xmlns:xsl="http://www.w3.org/1999/XSL/Transform"
   xmlns:msxsl="urn:schemas-microsoft-com:xslt"
   xmlns:SharePoint="Microsoft.SharePoint.WebControls"
   xmlns:ddwrt2="urn:frontpage:internal"
   xmlns:o="urn:schemas-microsoft-com:office:office"
   ddwrt:ghost="show_all">

    <xsl:import href="/Style Library/csrShim/csrShim.xsl"/>
    <xsl:variable name="BaseViewID" select="55"/>
    <xsl:variable name="JSLink" select="'https://www.gstatic.com/charts/loader.js|/intranet/Style Library/csrShim/inmates.js'"/>
</xsl:stylesheet>

This is a standard XSL Wrapper for csrShim. However, your custom XML will be ignored currently since there is no defined handler for your XML as of yet. In actuality, csrShim will attempt to map the root element and set the ShimType to Unknown. This won’t throw any errors, but it isn’t really the result you want either.

The only other item of note is that we are taking advantage of the JSLink parameter’s ability to load multiple files by separating them with a pipe | character. In this case we are bringing in Google Charts.

Enabling Support for your Custom XML

To enable support for correct ctx generation we have to tell csrShim how to map our custom XML to rows.

First, we must create an XSL template to catch our custom XML. In the case of the feed from New York City, we can target the root element since this is not used in any of the standard csrShim templates.

Sample of XML from NYC feed:

<response>
    <row>
        <row _id="1" _uuid="5FFABA05-6B70-4B11-8233-2F03C549AB00" _position="1" _address="http://data.cityofnewyork.us/resource/_26ze-s5bx/1">
            <fiscal_year>2010</fiscal_year>
            <inmate_population>13049</inmate_population>
        </row>
        <row _id="2" _uuid="643F7B18-2480-4C29-9F78-520D2D2042A7" _position="2" _address="http://data.cityofnewyork.us/resource/_26ze-s5bx/2">
            <fiscal_year>2009</fiscal_year>
            <inmate_population>13362</inmate_population>
        </row>
        ...
    </row>
</response>

Just add the following template to your XSL Wrapper after your xsl:variable elements:

    <xsl:template match="response">
        <xsl:call-template name="routeToShim">
            <xsl:with-param name="dsType" select="'NY'"/>
            <xsl:with-param name="Rows" select="/response/row/row"/>
            <xsl:with-param name="Rows_UseElements" select="true()"/>
        </xsl:call-template>
    </xsl:template>

A completed version of this wrapper is available here: inmateWrapper.xsl

What’s happening up there:

  • Line 21 is a template that will match the root response node
  • Line 22 is the template that will hook your data into csrShim
  • Line 23 passes the dsType parameter which will be used as the ShimType property on the ctx object
  • Line 24 passes the Rows parameter which will be used to extract the properties to the final ctx.ListData.Row array
  • Line 25 indicates that the row properties should come from element values. If this is omitted, then attributes are extracted from the rows instead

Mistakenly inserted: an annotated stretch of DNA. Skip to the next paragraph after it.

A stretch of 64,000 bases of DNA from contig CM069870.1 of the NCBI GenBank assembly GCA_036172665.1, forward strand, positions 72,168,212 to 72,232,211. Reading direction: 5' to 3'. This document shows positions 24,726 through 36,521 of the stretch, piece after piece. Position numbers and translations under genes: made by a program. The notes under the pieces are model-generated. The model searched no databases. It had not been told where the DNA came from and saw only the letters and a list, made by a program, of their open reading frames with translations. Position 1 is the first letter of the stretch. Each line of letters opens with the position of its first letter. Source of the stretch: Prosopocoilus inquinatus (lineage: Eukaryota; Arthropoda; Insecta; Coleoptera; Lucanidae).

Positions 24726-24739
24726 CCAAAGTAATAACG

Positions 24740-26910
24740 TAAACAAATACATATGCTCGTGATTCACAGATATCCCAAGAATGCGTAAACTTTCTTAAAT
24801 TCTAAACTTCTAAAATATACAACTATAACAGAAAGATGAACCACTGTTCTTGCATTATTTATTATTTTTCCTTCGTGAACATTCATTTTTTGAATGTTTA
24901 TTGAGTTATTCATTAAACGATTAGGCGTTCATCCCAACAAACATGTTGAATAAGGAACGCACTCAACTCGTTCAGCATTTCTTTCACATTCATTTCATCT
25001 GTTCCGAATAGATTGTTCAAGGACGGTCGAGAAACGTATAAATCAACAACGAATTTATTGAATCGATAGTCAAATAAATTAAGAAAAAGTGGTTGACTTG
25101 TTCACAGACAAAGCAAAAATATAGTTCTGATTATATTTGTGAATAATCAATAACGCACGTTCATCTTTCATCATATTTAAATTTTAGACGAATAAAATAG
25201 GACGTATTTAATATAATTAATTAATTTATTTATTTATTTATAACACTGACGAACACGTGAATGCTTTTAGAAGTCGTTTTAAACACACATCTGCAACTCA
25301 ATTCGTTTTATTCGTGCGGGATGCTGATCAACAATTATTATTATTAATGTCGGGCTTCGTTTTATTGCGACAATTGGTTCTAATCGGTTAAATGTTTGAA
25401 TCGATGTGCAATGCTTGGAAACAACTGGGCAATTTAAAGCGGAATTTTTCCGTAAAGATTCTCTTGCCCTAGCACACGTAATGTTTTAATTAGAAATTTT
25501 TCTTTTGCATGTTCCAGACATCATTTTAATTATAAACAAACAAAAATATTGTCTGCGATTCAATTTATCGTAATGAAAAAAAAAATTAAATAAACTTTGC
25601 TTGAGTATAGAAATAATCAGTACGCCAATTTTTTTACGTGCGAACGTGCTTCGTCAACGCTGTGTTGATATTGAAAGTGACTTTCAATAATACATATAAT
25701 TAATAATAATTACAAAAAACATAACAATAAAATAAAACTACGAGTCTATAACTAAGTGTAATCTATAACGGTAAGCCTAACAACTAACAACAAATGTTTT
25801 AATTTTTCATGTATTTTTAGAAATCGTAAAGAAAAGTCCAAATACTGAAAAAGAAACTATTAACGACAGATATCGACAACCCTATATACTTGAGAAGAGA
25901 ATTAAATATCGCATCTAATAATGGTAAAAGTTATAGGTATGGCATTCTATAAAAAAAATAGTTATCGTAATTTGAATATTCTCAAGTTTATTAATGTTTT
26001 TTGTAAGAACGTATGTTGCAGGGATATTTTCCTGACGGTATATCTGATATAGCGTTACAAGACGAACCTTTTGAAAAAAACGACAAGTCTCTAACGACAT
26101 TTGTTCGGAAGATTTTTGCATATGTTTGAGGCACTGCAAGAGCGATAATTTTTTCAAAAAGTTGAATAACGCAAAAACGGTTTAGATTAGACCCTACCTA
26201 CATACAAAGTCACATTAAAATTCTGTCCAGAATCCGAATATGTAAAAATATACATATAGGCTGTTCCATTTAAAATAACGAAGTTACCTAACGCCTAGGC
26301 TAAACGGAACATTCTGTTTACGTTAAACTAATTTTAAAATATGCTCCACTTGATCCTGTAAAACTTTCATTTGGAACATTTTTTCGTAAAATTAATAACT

routeToShim Parameters

  • dsType
    • Optional, defaults to Unknown
    • DataSource type
    • This property will be used in the ctx.ShimType property (unless overridden by the ShimType parameter)
  • Rows
    • Required
    • The elements to be used in the row mapping (ctx.ListData.Row array)
  • Rows_UseElements
    • Optional, defaults to false
    • When false, row element attributes will be mapped to the properties
    • When true, row children values will be mapped to the properties
  • Root
    • Optional
    • When included, the ctx.RootData object will pull it’s properties from this element
  • Root_UseElements
    • Optional, defaults to false
    • When false, the root element’s attributes will be mapped to the RootData properties
    • When true, the root element’s children values will be mapped to the RootData properties
  • Root_Exclude
    • Optional
    • This is the name of an element you want to exclude when pulling root data’s children (Root_UseElements is true)
    • This is necessary in cases like RSS where the channel element contains both the root properties and all all items (rows)

Examples of all of the above can be found in csrShim itself.

Upload the XSL Wrapper stylesheet to a library within your site (The Style Library of the root site of a site collection is a great spot!).

Script Setup

A simple JSLink file, inmates.js, has been put together (available in the Example folder in the csrShim project) to display this particular feed.

For details about how CSR templates and event callbacks work see the List View Client Side Rendering (JSLink) Primer series. For this sample, we’ll just take a look at the parts unique to this solution.

The inmates JSLink file supplies a Header and Item template and takes advantage of the PostRender event callback.

The Header template is a simple placeholder with some sizing information. This is just a div that Google Charts will use to contain the generated chart.

The Item template is just a blank string. This prevents the default template from drawing the values out.

The PostRender event callback is where the real work happens. We load the charts from Google. Once those are loaded, we process the ctx.ListData.Row array to build a dataArray to be used by Google Charts to build a simple Bar Chart. Details about how this charting works can be found in their documentation: https://developers.google.com/chart/interactive/docs/gallery/columnchart

Upload the inmates.js file to a library within your site (The Style Library of the root site of a site collection is a great spot!).